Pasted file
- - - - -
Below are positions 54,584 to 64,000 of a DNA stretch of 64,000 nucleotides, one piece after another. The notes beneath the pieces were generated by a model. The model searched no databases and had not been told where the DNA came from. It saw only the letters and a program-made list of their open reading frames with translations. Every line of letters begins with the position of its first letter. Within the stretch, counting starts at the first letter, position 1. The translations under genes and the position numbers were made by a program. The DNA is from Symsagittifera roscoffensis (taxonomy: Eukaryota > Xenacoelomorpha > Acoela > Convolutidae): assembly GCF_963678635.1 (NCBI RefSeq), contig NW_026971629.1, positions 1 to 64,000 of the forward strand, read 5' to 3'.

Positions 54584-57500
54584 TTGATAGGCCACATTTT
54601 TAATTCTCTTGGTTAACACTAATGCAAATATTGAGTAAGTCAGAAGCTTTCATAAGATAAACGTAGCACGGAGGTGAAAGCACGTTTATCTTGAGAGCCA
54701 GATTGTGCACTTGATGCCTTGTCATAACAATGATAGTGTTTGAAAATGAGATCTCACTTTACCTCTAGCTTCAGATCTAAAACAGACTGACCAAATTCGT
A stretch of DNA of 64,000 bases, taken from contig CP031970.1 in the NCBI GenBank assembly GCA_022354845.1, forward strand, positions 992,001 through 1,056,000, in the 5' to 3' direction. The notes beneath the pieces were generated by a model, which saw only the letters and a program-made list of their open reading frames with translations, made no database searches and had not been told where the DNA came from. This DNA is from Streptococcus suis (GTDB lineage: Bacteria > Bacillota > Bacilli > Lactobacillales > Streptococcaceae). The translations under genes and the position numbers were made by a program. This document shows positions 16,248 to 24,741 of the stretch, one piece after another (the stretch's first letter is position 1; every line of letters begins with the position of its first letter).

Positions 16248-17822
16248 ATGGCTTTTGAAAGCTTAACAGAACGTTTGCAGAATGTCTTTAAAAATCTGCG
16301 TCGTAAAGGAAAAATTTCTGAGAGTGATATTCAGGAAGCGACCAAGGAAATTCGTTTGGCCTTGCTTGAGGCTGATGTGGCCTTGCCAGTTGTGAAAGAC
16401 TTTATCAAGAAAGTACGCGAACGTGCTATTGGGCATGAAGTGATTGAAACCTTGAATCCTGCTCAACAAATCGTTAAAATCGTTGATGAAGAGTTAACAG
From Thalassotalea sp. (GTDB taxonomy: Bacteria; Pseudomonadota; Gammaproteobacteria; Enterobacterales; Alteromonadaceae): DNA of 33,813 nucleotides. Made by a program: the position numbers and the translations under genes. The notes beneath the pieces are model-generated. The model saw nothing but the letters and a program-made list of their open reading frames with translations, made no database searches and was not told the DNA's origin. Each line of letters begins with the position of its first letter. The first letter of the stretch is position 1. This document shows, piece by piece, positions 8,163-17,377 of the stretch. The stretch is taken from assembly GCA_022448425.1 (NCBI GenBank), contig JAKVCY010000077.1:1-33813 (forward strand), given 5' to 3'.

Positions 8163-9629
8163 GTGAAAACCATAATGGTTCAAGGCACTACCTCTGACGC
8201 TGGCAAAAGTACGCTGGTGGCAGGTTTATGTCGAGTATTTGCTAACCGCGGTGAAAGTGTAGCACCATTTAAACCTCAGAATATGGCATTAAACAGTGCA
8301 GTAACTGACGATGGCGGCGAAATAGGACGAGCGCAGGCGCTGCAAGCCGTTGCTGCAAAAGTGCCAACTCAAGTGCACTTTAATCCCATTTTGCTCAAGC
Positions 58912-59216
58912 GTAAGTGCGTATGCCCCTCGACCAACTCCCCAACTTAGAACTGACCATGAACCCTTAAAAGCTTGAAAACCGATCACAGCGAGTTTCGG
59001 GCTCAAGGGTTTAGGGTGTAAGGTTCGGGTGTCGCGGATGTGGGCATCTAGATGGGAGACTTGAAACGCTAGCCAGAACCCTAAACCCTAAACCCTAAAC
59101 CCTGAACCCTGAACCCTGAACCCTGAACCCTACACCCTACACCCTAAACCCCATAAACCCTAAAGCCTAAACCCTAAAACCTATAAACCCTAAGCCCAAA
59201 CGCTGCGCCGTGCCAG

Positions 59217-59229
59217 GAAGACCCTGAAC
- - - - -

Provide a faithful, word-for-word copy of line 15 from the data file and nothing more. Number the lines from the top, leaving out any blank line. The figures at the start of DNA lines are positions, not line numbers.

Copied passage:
8301 GTAACTGACGATGGCGGCGAAATAGGACGAGCGCAGGCGCTGCAAGCCGTTGCTGCAAAAGTGCCAACTCAAGTGCACTTTAATCCCATTTTGCTCAAGC